“I went to Barnes and Noble and couldn’t find my favorite magazine. I asked the clerk where the magazine was, and the clerk said the magazine went out of business.”
“Your favorite magazine, eh? Why didn’t you subscribe?”
“Subscribe? Are you kidding me? I have enough bills. I just read the magazine at the store.”
What is Loyalty?
To be loyal is to show a commitment or an obligation to a certain entity, organization, person, religion, etc. For example, you can show your loyalty to your parents by obeying them. You can show loyalty to a friend by keeping secrets. You can show loyalty to a business by purchasing products on a regular basis.
From the above example, the person reading the magazine is loyal to the magazine’s content, but not loyal to the magazine’s success.
Why Should You Be Loyal?
When I was in college, one of my professors brought up an example of loyalty and a local business called Kyoto Bowl. The professor asked the question, “Are you responsible for the success of Kyoto Bowl?”
The obvious answer of course is, “No. I am not.” Why should I care if the business remains closed or open?
However, what if I started eating at the restaurant on a twice a week basis? Would I then be responsible for the the restaurant’s success? Again, I would argue that the answer is no. My ten or fifteen dollars a week I place into the business is not nearly enough to pay for the business expenses that the restaurant incurs.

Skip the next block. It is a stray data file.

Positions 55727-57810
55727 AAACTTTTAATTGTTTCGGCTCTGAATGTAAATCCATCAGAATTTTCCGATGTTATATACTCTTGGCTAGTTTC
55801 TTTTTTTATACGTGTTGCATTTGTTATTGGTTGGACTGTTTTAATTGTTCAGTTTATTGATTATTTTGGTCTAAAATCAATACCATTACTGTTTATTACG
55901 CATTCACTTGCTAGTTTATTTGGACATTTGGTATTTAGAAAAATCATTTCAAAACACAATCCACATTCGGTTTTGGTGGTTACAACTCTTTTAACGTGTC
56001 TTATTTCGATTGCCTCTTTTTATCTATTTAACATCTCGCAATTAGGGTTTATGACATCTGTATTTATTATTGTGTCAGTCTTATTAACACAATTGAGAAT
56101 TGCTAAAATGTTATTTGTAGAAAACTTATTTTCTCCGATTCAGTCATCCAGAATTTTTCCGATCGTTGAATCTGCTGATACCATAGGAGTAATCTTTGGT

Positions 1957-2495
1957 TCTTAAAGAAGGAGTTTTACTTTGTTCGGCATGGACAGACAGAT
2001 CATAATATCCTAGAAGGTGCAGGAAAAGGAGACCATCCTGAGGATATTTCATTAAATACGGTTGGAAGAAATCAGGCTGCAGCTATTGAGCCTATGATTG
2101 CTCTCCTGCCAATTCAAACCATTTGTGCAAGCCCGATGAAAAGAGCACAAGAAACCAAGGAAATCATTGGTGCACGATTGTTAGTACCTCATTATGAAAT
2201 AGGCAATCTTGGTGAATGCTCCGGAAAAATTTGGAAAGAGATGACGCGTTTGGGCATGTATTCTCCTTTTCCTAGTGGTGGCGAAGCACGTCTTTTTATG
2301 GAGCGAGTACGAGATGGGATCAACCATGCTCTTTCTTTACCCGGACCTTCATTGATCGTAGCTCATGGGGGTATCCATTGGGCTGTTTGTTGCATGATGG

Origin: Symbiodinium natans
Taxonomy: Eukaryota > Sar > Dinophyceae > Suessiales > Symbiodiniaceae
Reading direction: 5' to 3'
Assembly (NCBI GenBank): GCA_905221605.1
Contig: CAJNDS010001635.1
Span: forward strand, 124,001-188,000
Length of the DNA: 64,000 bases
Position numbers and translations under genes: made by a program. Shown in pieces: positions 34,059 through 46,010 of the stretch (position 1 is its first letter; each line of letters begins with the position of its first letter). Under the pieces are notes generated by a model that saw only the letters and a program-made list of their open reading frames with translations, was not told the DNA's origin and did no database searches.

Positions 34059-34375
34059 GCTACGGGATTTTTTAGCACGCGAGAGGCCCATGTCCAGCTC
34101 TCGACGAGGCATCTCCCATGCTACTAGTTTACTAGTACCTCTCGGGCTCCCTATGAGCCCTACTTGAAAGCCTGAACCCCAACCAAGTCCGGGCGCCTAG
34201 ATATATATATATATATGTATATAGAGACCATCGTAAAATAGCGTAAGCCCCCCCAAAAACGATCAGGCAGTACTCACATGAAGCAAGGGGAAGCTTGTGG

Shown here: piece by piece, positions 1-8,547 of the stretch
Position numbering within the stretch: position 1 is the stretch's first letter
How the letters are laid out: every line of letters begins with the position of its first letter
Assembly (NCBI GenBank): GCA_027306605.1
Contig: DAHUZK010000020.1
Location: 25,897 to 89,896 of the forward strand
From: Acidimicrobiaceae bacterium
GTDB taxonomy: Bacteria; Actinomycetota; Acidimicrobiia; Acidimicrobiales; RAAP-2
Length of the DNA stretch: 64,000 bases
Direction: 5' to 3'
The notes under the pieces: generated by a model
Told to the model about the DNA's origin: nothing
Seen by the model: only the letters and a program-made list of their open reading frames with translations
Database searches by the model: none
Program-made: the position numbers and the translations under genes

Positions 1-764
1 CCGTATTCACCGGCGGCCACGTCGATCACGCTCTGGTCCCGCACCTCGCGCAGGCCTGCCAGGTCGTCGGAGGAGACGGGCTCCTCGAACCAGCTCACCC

Could I still be loyal to the business even though I’m not directly responsible for the success of the business? Of course. I could recommend the place to my friends and wear a t-shirt advertising the business. However, if the business fails, I am not directly responsible.
Another Real-Life Example: Pirated Music
Could I be loyal to a band I like by listening to the music yet refusing to buy the band’s CD? I would argue, yes. I am responsible by law to support the artist, however. I could be loyal to the band’s music, but not loyal to the financial success of the band.
However, what if I wanted the band to produce a follow-up CD? A band typically will only release a second album if the first one is a financial success. Do I have a right to get annoyed if the band doesn’t produce a follow-up CD? Would it make a difference if I planned to pirate that one too?
Note: Just for the record, I do not pirate music.
Are You Loyal to Anything?
Here is my question for the reader: where do your loyalties lie? Do you see a big difference between loyalty and responsibility?
Loyalty is rather tricky. If you show a commitment or obligation to something, but that something doesn’t work out, was it because you weren’t loyal enough? Was it because you were loyal to the wrong things?
Perhaps it is because loyalty by itself cannot assure the success of anything. What are your thoughts?